WOODRIDGE, Ill. -- Moments after Team USA was embarrassed and eliminated from medal contention at the 2006 Olympics, one of its most celebrated players let loose and bitterly suggested it was time for the organization to get some new blood involved.
Presumably Mike Modano wasn't talking about himself back then, although the way America's entry at the Vancouver Games next February is shaping up, it does seem like the powers that be took his advice to heart.
|Mike Modano has played for Team USA in the last three Olympics. (Getty Images)|
And the oldest among them by far is Modano, who says one of the biggest reasons he decided to return for a 20th NHL season with the Dallas Stars was the chance to be a part of an Olympic team that might have players who were in diapers when he was drafted first overall in 1988.
Thing is Modano still believes he can contribute to a group of young whippersnappers on an international stage, and he wants nothing more than the chance to prove it for the 12th and quite likely the final time in his illustrious career.
"I've tried to stay consistent over my career and to be involved in this as much as I can, but you feel very honored to still be thought of at my age and where my career is at," Modano said. "I feel very fortunate to be here."
He probably should even though he has always answered the call for his country in the past. Modano has been to the last three Olympics and worn Team USA colors at several Canada Cup, World Championship and World Junior Championship tournaments, a level of participation that in theory would make it a no-brainer choice to include him.
However, Modano seemed to have kissed his chances of being on this team goodbye by tearing into the organization at Torino and carping about everything from his playing time to the team's travel arrangements.
"I was frustrated," Modano said. "After those games, the first people you see right after the game is the media and you don't get a chance to calm down and take a breath. Obviously, my first reaction was to lash out and say some things that obviously I wish I wouldn't have said a couple of days later when the smoke settled. So to get an invite here is great."
Naturally there are some cynics who have suggested the invitation was extended for sentimental reasons. Modano is the last link to what is arguably the greatest era for American hockey, the one that hit its peak in 1996 by winning the World Cup and followed with a silver medal at Salt Lake in 2002. But, clearly he is no longer the dynamic offensive force he once was.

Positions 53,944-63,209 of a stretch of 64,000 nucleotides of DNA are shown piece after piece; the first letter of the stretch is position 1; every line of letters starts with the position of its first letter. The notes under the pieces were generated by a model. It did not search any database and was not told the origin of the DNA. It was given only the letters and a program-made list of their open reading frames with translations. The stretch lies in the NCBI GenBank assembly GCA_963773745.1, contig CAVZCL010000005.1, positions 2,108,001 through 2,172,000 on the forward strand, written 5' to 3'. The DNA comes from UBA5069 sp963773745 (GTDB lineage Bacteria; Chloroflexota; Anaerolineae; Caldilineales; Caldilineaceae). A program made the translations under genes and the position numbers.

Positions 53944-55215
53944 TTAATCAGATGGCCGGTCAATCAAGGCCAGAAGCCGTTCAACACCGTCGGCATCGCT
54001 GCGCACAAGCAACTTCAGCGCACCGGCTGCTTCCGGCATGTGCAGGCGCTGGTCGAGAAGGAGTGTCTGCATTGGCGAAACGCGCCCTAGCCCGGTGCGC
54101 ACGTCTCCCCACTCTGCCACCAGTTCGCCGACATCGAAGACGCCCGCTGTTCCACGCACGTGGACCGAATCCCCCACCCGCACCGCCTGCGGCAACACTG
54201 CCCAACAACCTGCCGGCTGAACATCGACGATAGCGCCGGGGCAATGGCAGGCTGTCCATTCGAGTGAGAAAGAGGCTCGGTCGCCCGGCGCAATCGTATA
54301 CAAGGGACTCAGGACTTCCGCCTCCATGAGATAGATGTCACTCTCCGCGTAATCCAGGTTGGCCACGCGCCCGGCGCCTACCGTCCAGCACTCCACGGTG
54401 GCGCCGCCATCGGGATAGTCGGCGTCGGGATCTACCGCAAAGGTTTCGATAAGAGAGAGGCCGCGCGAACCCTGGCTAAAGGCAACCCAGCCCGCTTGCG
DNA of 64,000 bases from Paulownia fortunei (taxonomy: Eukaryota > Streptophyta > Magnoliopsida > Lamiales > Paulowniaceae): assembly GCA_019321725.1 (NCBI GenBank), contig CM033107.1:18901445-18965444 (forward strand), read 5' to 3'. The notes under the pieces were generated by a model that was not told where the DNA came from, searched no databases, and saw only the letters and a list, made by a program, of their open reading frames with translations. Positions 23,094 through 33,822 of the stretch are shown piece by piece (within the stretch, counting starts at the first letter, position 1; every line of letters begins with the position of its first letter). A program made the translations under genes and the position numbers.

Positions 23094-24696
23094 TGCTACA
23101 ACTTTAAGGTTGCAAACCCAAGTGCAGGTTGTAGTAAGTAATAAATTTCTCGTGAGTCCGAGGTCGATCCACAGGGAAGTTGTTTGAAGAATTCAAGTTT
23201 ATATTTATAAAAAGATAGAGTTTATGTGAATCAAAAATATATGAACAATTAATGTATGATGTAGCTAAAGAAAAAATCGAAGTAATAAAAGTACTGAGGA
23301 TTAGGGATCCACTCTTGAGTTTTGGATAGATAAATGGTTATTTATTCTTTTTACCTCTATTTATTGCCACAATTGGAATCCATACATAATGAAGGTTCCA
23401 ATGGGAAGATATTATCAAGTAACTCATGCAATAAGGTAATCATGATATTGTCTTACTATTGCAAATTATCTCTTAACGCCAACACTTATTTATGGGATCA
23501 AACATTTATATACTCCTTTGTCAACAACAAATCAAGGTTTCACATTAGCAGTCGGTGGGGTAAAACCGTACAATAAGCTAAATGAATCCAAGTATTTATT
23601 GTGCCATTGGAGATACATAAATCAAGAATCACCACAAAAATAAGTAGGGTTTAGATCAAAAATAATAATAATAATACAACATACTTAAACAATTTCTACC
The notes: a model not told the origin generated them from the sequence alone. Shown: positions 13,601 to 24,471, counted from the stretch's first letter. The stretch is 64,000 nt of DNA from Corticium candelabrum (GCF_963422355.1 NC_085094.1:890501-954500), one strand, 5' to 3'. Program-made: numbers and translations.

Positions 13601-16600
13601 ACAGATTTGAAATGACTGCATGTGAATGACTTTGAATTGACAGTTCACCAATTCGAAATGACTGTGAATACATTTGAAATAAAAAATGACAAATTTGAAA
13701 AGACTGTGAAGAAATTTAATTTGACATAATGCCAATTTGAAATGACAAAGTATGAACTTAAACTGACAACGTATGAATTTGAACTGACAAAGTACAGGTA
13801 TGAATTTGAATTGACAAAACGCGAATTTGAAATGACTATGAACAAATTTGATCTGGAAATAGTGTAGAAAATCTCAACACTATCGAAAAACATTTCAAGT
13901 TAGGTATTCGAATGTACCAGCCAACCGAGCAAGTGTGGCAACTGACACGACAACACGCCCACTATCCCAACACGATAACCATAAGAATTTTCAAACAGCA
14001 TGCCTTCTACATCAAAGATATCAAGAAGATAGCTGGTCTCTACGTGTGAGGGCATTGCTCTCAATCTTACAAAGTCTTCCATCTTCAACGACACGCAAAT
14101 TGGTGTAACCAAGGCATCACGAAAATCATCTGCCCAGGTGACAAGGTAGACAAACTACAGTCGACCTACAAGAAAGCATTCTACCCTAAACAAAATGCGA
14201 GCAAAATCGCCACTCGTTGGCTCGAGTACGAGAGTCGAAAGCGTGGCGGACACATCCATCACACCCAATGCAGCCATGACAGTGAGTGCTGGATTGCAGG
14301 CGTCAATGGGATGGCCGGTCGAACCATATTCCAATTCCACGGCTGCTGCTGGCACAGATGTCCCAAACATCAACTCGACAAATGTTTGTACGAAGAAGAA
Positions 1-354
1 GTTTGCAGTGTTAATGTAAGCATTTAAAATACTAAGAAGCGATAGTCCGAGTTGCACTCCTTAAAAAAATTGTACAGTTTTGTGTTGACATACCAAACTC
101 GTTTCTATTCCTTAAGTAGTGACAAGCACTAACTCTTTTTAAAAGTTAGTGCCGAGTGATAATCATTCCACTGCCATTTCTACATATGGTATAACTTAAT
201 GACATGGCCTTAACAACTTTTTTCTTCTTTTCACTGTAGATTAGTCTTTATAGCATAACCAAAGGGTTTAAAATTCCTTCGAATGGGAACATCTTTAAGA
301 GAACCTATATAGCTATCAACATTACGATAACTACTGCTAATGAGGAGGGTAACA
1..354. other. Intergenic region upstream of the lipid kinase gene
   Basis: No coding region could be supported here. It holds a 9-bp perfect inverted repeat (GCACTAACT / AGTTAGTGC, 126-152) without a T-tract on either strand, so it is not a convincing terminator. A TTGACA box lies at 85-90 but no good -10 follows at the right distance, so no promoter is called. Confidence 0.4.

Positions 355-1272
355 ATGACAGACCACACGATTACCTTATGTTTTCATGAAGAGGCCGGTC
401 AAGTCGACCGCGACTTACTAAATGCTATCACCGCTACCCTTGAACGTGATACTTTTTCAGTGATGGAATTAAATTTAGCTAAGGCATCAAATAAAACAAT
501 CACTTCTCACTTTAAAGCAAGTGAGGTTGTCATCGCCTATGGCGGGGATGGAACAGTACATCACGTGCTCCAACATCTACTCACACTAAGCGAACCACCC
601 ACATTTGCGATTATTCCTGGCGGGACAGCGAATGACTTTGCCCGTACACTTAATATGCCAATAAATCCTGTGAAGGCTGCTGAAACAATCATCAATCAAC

In fact Modano had only 46 points in 80 games last season and rarely saw time on either of the Stars' top two lines or power play, but Team USA general manager Brian Burke said the way the veteran has accepted the change in his role speaks volumes about what Modano can contribute as a leader to a young team.
"His production has fallen off, his ice time has diminished, but his usefulness as a player has not," Burke said. "He's worked very hard and he still performs at a very high level. He's here legitimately."
That said, Modano has no more of an in than any other American-born player, including those that are missing from the orientation camp or not even on the brain trust's radar. The Livonia, Michigan native said the possibility of being in Vancouver has motivated him to start training and prepping for the season earlier than usual, but he realizes he still has to play well enough in the first half of the season to make the final roster cut in December.
Even if he does, Modano might only be in a supporting role, something the veteran understands but hopes can be expanded if circumstances warrant it.
"You hope it has a lot of two-way involved, but obviously this is a big change with the influx of young talent coming in," Modano said. "The hardest part to let go is your responsibility and your role and how it fits on the team.
"But when you have guys who can skate fast and check the puck back, it makes your job easier. They can do all the things at a high level so you just get them the puck and some open ice and be a quiet, consistent guy who isn't forced to make the spectacular play."
Even if he still might be able to.